Loon Survey Results at Madge Lake:
Reason for Optimism
By Rob Wilson
In 2001 a study was conducted at Long Island Lake (north of Westlock, Alberta). This study, conducted by James Martin, revealed that the size and frequency of waves, generated by wakes has increased to a level that is swamping and destroying nests of loons and grebes.
FACT: Loons and grebes nest on the water or against the shore since they are very ungainly on land. The same sites are often used from year to year. Usually 2 eggs are laid. Both parents help with incubation which is usually 26 – 31 days.
Is increasing human activity on and around Madge Lake having a negative impact on the nesting success of the Common Loon? That was the question asked by the Yellowhead Flyway Birding Trail Association (YFBTA) in 2004. As they attempted to find out, YFBTA was surprised to learn that Saskatchewan Environment does not monitor the loon population on Madge Lake. Consequently YFBTA provided the funding to have Madge Lake enrolled in the Canadian Lakes Loon (CLL) Survey.
FACT: Loons live 15 – 30 years.
Madge Lake was surveyed three times in 2005. The final survey conducted August 18 indicated 50 adult birds and 4 juveniles.
FACT: Loons symbolize wilderness and solitude.
Loons nest in the grass along the shores of a lake making them vulnerable to waves from water vehicles. Photo by Oney Pollock
YFBTA funded the CLL Survey again in 2006. This time the lake was monitored more extensively. The surveys were conducted by Raymond Lacusta, Rob Wilson, Barb Elsasser, Margaret Graham and Bob Graham.
FACT: Territorial loons are regularly associated with a particular portion of the lake and will display territorial behaviour such as “yodel” calls. During the months of May, June and July if you see two adults together you can assume they are a pair.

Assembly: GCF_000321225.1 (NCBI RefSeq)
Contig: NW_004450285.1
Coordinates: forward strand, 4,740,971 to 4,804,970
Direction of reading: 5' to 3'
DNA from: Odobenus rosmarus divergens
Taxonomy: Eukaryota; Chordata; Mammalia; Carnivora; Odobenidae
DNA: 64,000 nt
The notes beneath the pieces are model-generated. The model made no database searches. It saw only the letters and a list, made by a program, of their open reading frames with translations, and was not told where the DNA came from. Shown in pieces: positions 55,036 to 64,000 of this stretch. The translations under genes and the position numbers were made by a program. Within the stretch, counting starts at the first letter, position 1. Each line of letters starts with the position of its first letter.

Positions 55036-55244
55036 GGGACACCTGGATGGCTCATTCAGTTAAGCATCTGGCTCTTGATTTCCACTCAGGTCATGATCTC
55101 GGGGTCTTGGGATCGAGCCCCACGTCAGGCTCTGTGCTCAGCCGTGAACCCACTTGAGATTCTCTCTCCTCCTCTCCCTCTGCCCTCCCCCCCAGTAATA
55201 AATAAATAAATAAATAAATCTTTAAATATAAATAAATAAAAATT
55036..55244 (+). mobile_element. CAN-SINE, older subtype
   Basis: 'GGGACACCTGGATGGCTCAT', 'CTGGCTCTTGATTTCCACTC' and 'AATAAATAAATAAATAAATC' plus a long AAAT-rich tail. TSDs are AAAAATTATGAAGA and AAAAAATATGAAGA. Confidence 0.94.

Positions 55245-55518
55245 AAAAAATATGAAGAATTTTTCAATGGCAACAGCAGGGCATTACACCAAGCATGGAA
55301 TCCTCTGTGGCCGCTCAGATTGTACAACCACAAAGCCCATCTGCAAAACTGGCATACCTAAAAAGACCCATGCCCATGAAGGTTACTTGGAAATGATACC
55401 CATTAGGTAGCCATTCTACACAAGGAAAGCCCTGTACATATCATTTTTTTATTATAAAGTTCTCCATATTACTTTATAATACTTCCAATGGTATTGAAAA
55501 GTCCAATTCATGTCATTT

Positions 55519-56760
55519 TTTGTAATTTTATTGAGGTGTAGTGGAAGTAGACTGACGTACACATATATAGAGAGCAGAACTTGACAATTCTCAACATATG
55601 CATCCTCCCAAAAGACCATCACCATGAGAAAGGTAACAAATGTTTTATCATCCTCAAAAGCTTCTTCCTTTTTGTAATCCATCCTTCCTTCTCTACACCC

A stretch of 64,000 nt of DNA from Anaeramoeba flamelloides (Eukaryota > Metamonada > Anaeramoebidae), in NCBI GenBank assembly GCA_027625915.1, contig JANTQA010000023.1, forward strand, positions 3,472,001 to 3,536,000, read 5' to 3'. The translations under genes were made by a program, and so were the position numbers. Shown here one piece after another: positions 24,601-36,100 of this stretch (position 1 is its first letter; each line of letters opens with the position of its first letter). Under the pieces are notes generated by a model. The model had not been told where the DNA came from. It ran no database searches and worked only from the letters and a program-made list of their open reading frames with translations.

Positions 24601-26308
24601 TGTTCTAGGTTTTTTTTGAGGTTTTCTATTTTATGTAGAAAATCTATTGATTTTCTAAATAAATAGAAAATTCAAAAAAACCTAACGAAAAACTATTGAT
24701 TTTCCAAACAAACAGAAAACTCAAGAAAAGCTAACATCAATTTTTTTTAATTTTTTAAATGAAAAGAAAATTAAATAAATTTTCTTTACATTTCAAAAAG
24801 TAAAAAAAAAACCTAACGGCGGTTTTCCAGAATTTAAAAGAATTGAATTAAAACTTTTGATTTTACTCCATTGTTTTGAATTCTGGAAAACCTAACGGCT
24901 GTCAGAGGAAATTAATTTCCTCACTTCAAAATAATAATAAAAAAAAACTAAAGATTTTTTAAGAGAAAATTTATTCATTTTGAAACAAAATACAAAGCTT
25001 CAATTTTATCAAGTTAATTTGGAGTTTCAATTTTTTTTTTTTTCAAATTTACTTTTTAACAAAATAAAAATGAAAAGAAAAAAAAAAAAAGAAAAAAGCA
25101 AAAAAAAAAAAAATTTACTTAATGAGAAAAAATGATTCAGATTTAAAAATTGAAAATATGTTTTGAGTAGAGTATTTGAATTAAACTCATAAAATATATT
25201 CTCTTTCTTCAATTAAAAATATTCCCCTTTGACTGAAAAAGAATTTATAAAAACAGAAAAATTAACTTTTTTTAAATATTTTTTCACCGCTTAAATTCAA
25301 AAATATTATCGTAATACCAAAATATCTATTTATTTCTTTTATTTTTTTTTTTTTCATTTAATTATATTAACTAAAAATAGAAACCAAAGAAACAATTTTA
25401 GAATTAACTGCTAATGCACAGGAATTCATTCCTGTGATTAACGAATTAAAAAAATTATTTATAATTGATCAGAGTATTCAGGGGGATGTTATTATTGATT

Survey # 1 Madge Lake May 17, 2006
Single adult loons 9
Loon pairs 9
Total adults 27
As a result of extensive monitoring Bob and Margaret Graham believe that there were five nesting pairs of loons on Madge Lake during the summer.
FACT: Both male and female loons look the same.
Survey # 2 Madge Lake July 16, 2006
Single adult loons 22
Paired adults (no chicks) 6
Paired adults ( 1 chick) 1
Paired adults ( 2 chicks) 3
Single adult ( 1 chick) 0
Single adult ( 2 chicks) 2
Total adults 44
Total chicks 9
FACT: Loons can fly at an average speed of 120 km/hour during migration
Survey # 3 Madge Lake August 18, 2006
Single adult loons 17
Paired adults (no juveniles) 7
Paired adults ( 1 juvenile) 2
Paired adults ( 2 juveniles) 1
Single adult ( 1 juvenile) 1
Single adult ( 2 juveniles) 2
Total adults 39
Total juveniles 9
Note: This survey corresponds closely to the estimates of juveniles given by Bob and Margaret who also observed 9 juveniles in August. On Sept. 13 Bob Graham observed 7 juveniles in a group on Madge Lake. On this date it appeared that the adults had left Madge Lake to begin the fall migration.
FACT: At the time of migration the adults generally leave first, with the young following soon after.
YFBTA is delighted to note that it appears that a pair of juveniles were raised in Ranger Bay. Until 2006 juvenile loons had not been produced in Ranger Bay for a number of years. We are also encouraged to note that the number of juveniles has increased from 4 in 2005 to 9 in 2006.
FACT: Chicks hatch towards the end of June. They can swim right away but cannot dive well. Chicks spend some time on their parents’ backs to rest, conserve heat and avoid predators (large fish, gulls, eagles, ospreys, crows).
The YFBTA has a loon initiatives committee. We would be most grateful if regular visitors to Madge Lake would join our association and would serve on our loon committee to assist us with the monitoring of the chicks and juveniles produced. If interested, visit our website (www.yfbta.com) and make contact with us.
FACT: The Common Loon is susceptible to the effects of pollution, development and distrurbance. Historic data show that loons have abandoned some of their former nesting areas in the southern parts of Canada and northern areas of the central United States. Loss of breeding habitat and disturbance are probably the cause. Acid rain, a new threat in Saskatchewan, affects fish which in turn can result in starvation of young. Acidification of lakes may increase the rate of release of mercury which can accumulate in loons as they are near the top of the food chain.
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